Hawaii’s World

By A.A. Smyser

Thursday, October 21, 1999

Differing opinions
of Sec. Albright

WHEN I stayed recently at Washington, D.C.'s Georgetown Inn, I knew the home of Secretary of State Madeleine Albright was nearby.

On a morning walk I zigzagged through blocks of tree-lined streets and town houses until I came to a home with traffic cones and two security guards in front.

It wouldn't take Sherlock Holmes, I told the guards, to deduce that here must be Secretary Albright's residence. "Yes," said one, "and she's a nice lady. Don't believe anything you read in print about her unless it's good."

The other chimed in: "And she's the boss. Like all women are these days." I got the additional information that she doesn't drive herself to work, she travels in a convoy.

A day later I had a chance airport meeting with Al Neuharth, former CEO of Gannett Co. and founder of the national newspaper USA Today. Since he knows everybody of importance I related the incident to him and asked if he considers her a nice person.

"She's brilliant," he said after a pause, "and tough."

Back home I listened to a talk about our foreign policy by Frank Boas, president of the Pacific and Asian Affairs Council. He is a former international lawyer with wide contacts.

Boas spoke to a sister group, Friends of the East-West Center, and was not kind to the secretary of state.

He thinks she practices "megaphone diplomacy," making threats where a quiet application of U.S. influence might work better. The danger of "Having Power Without Influence" was the subject of his talk.

He said the U.S. military has been called into action 90 times since the Berlin Wall fell 10 years ago and mostly under President Clinton. Of nine major engagements in that period, seven were ordered by Clinton. "The State Department is stuck in a rut," Boas said, "and all we have left is the military."

Boas believes bombing Kosovo might have been avoided had we strengthened the international force of peacekeepers there instead of the pull-out that led to ethnic cleansing.

He recalled President Kennedy's success in showing determination and strength in the Cuban missile crisis and avoiding what could have become nuclear war. "This is as close as we came to World War III," he said. "It is also an outstanding example of how the United States used both its power and its influence to prevent a major war."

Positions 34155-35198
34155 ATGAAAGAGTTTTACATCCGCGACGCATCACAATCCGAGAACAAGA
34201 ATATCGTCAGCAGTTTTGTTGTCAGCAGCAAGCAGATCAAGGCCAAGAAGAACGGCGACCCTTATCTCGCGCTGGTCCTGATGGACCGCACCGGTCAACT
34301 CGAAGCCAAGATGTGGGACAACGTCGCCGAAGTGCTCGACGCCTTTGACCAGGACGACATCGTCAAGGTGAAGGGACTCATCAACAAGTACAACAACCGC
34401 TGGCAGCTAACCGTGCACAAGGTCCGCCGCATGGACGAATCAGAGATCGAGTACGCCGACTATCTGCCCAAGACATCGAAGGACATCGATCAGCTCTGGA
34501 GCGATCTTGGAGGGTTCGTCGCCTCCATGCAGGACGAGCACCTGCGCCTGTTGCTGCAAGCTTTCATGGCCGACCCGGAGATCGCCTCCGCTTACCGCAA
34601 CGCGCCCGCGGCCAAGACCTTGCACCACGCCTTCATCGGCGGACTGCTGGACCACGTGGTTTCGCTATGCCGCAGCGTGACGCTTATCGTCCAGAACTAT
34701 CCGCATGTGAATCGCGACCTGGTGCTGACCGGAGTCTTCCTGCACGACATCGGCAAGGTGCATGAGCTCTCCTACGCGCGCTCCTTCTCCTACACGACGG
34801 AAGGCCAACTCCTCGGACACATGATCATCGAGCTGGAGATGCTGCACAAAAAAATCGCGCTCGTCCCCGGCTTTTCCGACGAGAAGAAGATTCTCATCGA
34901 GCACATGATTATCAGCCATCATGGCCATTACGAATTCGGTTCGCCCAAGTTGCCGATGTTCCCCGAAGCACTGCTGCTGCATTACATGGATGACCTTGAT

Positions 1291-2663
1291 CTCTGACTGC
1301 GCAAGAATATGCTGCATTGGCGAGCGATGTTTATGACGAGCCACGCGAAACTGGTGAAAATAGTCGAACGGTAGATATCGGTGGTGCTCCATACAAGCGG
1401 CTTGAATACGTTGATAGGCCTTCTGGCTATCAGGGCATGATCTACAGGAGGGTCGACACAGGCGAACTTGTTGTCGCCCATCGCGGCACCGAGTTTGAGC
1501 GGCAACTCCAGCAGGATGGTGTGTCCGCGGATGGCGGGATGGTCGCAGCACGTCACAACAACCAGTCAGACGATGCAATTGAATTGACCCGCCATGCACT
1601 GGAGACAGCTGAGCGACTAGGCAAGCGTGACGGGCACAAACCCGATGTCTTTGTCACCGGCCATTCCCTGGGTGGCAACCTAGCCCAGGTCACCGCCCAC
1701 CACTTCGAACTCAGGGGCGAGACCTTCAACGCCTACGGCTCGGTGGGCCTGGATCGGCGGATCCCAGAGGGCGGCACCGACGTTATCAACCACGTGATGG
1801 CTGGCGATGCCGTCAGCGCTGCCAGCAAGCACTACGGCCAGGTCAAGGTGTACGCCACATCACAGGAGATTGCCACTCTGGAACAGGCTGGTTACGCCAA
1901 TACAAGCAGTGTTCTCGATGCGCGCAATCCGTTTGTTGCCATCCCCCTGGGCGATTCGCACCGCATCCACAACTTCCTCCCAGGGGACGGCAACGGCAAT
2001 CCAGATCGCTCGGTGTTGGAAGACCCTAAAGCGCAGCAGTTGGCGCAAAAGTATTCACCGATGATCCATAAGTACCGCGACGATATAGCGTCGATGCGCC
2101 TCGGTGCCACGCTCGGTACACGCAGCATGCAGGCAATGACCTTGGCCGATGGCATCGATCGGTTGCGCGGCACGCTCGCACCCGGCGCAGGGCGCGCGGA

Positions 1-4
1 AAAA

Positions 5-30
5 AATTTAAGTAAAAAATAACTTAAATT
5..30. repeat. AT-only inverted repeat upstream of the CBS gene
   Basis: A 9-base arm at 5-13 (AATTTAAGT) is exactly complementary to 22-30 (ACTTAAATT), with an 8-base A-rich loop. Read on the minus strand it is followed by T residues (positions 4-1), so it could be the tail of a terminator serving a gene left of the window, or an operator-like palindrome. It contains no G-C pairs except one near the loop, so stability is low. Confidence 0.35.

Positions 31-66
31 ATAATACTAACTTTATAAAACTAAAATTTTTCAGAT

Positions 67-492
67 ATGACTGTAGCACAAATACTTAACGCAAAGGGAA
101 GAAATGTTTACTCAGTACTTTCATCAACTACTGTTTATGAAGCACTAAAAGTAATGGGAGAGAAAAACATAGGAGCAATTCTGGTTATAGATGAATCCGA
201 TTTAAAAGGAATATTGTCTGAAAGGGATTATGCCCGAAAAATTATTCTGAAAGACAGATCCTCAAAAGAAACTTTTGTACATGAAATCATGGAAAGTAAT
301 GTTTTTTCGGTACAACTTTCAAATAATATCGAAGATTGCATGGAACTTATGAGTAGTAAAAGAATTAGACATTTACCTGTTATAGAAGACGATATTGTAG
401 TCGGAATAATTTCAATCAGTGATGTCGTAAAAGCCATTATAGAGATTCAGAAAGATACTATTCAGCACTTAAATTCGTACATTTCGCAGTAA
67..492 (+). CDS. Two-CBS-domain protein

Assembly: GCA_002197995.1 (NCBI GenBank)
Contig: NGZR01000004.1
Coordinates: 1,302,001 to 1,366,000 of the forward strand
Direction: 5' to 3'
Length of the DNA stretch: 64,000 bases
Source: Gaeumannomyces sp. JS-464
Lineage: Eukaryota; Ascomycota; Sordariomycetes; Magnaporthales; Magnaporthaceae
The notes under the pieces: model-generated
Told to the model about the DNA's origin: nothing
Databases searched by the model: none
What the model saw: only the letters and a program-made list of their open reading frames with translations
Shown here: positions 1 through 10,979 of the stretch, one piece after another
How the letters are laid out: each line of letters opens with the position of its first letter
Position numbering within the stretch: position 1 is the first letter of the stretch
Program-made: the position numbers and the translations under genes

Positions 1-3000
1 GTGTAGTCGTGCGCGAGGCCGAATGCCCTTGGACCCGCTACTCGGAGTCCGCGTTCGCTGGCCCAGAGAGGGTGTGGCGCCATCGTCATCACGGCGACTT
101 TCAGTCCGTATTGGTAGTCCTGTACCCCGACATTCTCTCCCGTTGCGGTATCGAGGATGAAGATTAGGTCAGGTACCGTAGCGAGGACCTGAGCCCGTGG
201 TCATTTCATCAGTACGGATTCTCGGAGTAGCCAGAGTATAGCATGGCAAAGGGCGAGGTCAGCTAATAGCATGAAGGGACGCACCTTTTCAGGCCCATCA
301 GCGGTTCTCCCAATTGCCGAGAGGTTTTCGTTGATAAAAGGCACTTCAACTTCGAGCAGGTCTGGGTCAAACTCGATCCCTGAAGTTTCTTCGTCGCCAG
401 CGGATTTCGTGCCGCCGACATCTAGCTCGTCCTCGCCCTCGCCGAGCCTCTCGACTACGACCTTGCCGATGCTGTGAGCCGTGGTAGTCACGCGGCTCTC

He feels President Clinton made his military commitment in Kosovo without having thought it through.

By contrast, Boas feels President Bush engaged in Operation Desert Storm in a way that united the country and raised respect for it around the world. He sees today's State Department stuck in a rut and needing a revolution to revitalize it.

He urged that businesses overseas do more to help advance U.S. foreign policy interests. He expressed hope for a correction of the heavy European orientation of U.S. overseas investment to a more balanced one with Asia.

Boas also urged that more young people seek foreign service careers and praised the East-West Center for the capability it has to prepare them.

For artistic insight into our first woman secretary of state, one can turn until Nov. 7 to the Contemporary Museum in Makiki Heights. A show titled "Brooching It Diplomatically" presents 71 offerings of 61 artists from 16 countries. By invitation, they submitted brooches Secretary Albright conceivably might choose to wear to further her diplomacy. Offerings range from a snake and spiders to eagles.

A.A. Smyser is the contributing editor
and former editor of the the Star-Bulletin
His column runs Tuesday and Thursday.

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